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Arquivos Brasileiros de Endocrinologia & Metabologia

On-line version ISSN 1677-9487

Arq Bras Endocrinol Metab vol.58 no.8 São Paulo Nov. 2014

http://dx.doi.org/10.1590/0004-2730000003283 

Apresentações de Casos

IgG4-related Hashimoto’s thyroiditis – A new variant of a well known disease

Tireoidite de Hashimoto associada a IgG4 – Uma nova variante de uma doença bem conhecida

Henrique Vara Luiz 1  

Diogo Gonçalves 2  

Tiago Nunes da Silva 1  

Isabel Nascimento 3  

Ana Ribeiro 4  

Manuela Mafra 4  

Isabel Manita 1  

Jorge Portugal 1  

1Department of Endocrinology and Diabetology, Hospital Garcia de Orta, Almada, Portugal

2Department of Anatomic Pathology, Hospital Garcia de Orta, Almada, Portugal

3Department of General Surgery, Hospital Garcia de Orta, Almada, Portugal

4Department of Anatomic Pathology, Centro Hospitalar de Lisboa Central, Lisboa, Portugal

ABSTRACT

Hashimoto’s thyroiditis (HT) has been characterized for many years as a well-defined clinicopathologic entity, but is now considered a heterogeneous disease. IgG4-related HT is a new subtype characterized by thyroid inflammation rich in IgG4-positive plasma cells and marked fibrosis. It may be part of the systemic IgG4-related disease. We report a case of a 56-year-old Portuguese man who presented with a one-month history of progressive neck swelling and dysphagia. Laboratory testing revealed increased inflammatory parameters, subclinical hypothyroidism and very high levels of thyroid autoantibodies. Cervical ultrasound (US) demonstrated an enlarged and heterogeneous thyroid gland and two hypoechoic nodules. US-guided fine needle aspiration cytology was consistent with lymphocytic thyroiditis. The patient was submitted to total thyroidectomy and microscopic examination identified typical findings of HT, marked fibrosis limited within the thyroid capsule and lymphoplasmacytic infiltration, with >50 IgG4-positive plasma cells per high-power field and an IgG4/IgG ratio of >40%. After surgery, serum IgG4 concentration was high-normal. Symptoms relief and reduction in laboratory inflammatory parameters were noticed. Thyroid function is controlled with levothyroxine. To our knowledge we report the first case of IgG4-related HT in a non-Asian patient. We also perform a review of the literature regarding IgG4-related disease and IgG4-related HT. Our case highlights this new variant of the well known HT, and helps physicians in recognizing its main clinical features, allowing for proper diagnosis and treatment.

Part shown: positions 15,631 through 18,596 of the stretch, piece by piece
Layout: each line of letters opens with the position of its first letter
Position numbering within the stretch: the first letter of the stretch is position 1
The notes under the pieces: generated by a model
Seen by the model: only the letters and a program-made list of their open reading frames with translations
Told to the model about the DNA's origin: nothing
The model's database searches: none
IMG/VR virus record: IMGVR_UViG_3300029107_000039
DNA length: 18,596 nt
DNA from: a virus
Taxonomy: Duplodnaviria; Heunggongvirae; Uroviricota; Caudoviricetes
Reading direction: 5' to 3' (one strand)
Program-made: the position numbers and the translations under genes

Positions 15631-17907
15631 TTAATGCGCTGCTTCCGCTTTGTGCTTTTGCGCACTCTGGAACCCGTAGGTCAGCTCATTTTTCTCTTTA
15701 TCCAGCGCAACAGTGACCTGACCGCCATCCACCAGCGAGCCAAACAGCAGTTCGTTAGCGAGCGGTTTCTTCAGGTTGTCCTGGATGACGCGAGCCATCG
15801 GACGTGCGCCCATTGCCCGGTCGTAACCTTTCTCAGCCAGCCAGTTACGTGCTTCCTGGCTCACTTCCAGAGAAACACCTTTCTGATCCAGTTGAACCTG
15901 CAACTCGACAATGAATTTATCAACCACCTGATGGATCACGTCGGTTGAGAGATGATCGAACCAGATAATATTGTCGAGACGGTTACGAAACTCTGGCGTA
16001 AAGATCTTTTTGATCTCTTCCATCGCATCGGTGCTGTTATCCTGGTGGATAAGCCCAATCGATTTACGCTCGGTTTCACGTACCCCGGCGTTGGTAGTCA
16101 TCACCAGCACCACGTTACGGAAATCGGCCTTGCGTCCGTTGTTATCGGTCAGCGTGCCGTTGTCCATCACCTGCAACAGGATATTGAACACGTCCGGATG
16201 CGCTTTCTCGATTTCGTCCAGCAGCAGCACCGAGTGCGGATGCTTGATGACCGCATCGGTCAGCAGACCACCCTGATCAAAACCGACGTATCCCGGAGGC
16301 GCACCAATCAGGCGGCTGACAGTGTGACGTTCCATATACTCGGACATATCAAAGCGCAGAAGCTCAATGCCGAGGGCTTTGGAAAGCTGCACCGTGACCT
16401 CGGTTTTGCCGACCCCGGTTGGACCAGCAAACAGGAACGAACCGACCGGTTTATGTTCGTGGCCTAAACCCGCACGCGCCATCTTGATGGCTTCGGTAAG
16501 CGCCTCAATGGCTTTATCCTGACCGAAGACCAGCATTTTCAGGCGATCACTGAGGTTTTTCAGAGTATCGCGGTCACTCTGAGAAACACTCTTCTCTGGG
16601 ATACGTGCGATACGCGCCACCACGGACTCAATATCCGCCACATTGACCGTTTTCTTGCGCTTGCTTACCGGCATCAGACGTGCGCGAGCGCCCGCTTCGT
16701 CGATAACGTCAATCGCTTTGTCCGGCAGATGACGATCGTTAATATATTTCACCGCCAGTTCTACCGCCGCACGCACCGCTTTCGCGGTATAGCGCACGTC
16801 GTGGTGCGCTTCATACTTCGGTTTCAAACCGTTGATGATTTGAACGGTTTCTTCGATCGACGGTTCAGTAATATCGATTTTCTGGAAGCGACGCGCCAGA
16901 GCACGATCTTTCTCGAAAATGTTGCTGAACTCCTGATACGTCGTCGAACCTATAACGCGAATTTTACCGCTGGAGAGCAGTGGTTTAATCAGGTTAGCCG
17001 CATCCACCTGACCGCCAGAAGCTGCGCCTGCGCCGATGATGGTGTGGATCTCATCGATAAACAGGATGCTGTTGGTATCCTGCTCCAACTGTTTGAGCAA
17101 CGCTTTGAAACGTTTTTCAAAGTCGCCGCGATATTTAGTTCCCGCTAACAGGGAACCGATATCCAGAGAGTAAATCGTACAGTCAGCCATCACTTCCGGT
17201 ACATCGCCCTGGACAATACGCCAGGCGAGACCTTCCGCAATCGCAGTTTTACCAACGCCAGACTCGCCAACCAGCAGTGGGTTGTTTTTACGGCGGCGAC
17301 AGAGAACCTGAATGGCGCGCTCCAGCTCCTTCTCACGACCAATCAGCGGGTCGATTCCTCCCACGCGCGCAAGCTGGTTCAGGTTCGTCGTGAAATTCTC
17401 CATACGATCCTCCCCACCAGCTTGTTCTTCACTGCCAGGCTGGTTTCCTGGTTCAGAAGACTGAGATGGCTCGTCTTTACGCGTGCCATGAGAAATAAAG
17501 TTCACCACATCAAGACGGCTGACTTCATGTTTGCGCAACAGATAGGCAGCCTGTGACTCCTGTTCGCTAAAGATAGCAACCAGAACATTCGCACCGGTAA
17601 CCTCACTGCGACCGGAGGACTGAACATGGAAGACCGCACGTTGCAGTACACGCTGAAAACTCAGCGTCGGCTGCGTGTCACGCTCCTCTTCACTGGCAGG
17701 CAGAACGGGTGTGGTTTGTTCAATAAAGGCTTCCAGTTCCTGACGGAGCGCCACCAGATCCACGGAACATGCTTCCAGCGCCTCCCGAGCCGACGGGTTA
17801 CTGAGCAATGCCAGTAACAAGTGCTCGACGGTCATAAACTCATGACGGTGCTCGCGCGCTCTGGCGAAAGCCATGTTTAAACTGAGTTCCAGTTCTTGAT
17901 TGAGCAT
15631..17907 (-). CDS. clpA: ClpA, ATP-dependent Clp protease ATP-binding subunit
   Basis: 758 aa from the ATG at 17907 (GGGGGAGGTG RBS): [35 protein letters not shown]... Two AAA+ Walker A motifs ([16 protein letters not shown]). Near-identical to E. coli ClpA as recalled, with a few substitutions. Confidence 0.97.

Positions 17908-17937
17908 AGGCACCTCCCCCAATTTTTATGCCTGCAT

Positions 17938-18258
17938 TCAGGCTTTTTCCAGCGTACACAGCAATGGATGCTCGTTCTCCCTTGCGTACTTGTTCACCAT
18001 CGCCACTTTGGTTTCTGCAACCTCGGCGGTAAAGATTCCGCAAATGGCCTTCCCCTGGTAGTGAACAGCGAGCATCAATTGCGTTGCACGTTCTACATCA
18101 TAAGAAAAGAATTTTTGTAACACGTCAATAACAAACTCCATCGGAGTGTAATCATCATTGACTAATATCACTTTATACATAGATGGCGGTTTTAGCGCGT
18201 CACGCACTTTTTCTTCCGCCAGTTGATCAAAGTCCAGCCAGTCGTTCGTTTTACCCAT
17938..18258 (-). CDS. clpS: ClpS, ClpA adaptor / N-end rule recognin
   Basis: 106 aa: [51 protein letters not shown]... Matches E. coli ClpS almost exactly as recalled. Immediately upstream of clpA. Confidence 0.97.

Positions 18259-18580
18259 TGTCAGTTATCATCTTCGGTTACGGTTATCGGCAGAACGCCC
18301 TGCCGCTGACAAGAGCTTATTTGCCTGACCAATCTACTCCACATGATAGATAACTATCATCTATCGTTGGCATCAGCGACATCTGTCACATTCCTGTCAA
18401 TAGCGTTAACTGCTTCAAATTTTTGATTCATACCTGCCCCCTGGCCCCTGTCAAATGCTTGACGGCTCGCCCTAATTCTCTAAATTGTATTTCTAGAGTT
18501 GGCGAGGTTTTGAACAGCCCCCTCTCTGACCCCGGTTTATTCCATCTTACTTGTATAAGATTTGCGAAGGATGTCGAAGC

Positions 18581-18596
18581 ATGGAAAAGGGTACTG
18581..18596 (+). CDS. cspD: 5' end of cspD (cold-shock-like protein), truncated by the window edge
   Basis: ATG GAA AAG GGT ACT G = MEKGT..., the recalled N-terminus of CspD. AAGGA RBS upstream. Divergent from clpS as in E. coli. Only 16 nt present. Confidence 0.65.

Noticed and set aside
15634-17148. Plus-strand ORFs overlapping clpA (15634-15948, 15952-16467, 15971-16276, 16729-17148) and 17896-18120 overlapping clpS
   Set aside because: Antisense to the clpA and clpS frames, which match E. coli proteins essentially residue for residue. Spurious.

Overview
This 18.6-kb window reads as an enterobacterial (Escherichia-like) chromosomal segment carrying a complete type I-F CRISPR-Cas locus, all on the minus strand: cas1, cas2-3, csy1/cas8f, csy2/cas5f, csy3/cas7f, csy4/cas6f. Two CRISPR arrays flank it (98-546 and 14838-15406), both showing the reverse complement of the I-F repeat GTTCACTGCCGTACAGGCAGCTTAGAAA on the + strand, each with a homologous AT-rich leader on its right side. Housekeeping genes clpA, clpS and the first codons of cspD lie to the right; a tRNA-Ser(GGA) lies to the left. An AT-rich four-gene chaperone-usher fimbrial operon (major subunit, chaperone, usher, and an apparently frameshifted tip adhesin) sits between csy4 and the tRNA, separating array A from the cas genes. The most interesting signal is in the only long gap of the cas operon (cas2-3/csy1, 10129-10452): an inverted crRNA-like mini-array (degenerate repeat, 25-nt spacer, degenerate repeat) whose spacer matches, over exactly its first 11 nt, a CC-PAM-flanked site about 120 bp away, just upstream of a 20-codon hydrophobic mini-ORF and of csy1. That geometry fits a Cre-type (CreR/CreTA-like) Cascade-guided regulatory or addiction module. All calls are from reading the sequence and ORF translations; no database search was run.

RESUMO